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Ankylosaurus is a case study in how far evolution will go to protect otherwise defenseless plant-eaters against toothy carnivores. This famous dinosaur was lined front to back with bony armored plates and threatening spikes, and had a mace-like club on the end of its tail that it could swing to deter curious predators. One imagines that very few Tyrannosaurus Rex adults (which also roamed North America during the late Cretaceous period) would have dared to take a bite out of a full-grown Ankylosaurus. (See 10 Facts About Ankylosaurus and a gallery of ankylosaur pictures.)
You can imagine how a heavily armored, tail-swinging, small-brained Ankylosaurus managed to survive in its dangerous ecosystem. Most likely, this dinosaur simply lay flat on its stomach when it was threatened by tyrannosaurs or raptors--whose only hope of besting the Ankylosaurus would have been to dislodge its five-ton bulk (all whilst steering clear of its wildly flailing tail) and then digging their teeth and claws into its soft underbelly. Clearly, Ankylosaurus had no hope of outrunning its speedier antagonists; given its size and bulk, this was probably one of the slowest dinosaurs that ever lived.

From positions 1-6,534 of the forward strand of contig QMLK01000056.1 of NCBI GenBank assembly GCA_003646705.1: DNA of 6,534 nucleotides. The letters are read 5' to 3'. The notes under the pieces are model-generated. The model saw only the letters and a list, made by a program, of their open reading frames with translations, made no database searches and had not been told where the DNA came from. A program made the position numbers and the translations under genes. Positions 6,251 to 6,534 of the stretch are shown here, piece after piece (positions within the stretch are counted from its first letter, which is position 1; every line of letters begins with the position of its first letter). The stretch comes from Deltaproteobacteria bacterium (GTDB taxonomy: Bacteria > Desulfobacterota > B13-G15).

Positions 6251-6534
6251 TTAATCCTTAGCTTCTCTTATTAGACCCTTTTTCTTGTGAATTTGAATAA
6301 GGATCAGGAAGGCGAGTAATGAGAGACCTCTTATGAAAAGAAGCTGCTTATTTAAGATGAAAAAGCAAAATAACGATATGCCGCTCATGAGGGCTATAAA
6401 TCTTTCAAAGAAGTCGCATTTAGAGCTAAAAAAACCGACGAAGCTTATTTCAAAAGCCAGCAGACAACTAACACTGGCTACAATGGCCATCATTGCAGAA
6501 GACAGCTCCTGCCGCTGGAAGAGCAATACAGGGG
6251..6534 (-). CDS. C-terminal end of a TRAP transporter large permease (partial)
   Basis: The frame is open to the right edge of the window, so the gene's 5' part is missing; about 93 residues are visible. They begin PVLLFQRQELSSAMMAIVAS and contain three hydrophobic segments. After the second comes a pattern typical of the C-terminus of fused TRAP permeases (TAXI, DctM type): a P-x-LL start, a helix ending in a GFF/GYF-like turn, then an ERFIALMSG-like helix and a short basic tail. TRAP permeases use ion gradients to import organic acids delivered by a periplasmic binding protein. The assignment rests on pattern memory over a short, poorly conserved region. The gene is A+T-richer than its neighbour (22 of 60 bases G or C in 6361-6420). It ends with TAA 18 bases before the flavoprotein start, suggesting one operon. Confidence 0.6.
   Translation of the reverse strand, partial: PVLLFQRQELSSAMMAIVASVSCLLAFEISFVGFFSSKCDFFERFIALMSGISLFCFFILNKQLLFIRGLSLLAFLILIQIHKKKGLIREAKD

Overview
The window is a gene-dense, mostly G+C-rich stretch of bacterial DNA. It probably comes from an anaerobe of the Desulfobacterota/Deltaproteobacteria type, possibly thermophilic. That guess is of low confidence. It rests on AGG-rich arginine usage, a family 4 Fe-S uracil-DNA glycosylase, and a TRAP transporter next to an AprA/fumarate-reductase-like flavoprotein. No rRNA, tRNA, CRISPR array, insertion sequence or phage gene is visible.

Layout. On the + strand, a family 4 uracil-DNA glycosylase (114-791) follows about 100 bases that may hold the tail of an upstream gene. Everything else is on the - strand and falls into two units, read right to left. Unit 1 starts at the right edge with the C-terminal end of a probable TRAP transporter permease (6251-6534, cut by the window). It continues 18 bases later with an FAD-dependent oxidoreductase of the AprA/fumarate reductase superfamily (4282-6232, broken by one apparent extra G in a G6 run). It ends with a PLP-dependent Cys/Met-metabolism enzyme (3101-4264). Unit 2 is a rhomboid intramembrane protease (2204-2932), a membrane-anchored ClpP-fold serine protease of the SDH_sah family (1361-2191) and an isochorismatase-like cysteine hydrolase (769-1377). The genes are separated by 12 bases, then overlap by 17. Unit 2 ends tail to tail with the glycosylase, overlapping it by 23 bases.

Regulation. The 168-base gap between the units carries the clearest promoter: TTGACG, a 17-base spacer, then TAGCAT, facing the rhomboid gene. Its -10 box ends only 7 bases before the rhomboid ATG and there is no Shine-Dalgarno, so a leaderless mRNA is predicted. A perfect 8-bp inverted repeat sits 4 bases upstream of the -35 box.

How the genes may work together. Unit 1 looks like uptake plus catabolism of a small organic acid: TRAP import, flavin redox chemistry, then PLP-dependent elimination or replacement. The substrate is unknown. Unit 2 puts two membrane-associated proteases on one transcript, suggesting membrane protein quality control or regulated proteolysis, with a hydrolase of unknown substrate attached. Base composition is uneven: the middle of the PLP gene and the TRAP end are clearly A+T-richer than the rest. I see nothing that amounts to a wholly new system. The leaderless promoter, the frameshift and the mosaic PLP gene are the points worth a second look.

Ankylosaurus is notable for belonging to a sparsely populated infraorder of dinosaurs, the thyreophora ("shield bearers"), another famous example of which is Stegosaurus. It's interesting to speculate how this armored breed--and its sub-family, the ankylosaurs--would have continued to evolve if the dinosaurs hadn't been rendered defunct by the K/T Extinction 65 million years ago; as far as we can tell from the fossil evidence, Ankylosaurus and its armored relatives were some of the last dinosaurs standing before the entire breed went kaput from cold and starvation.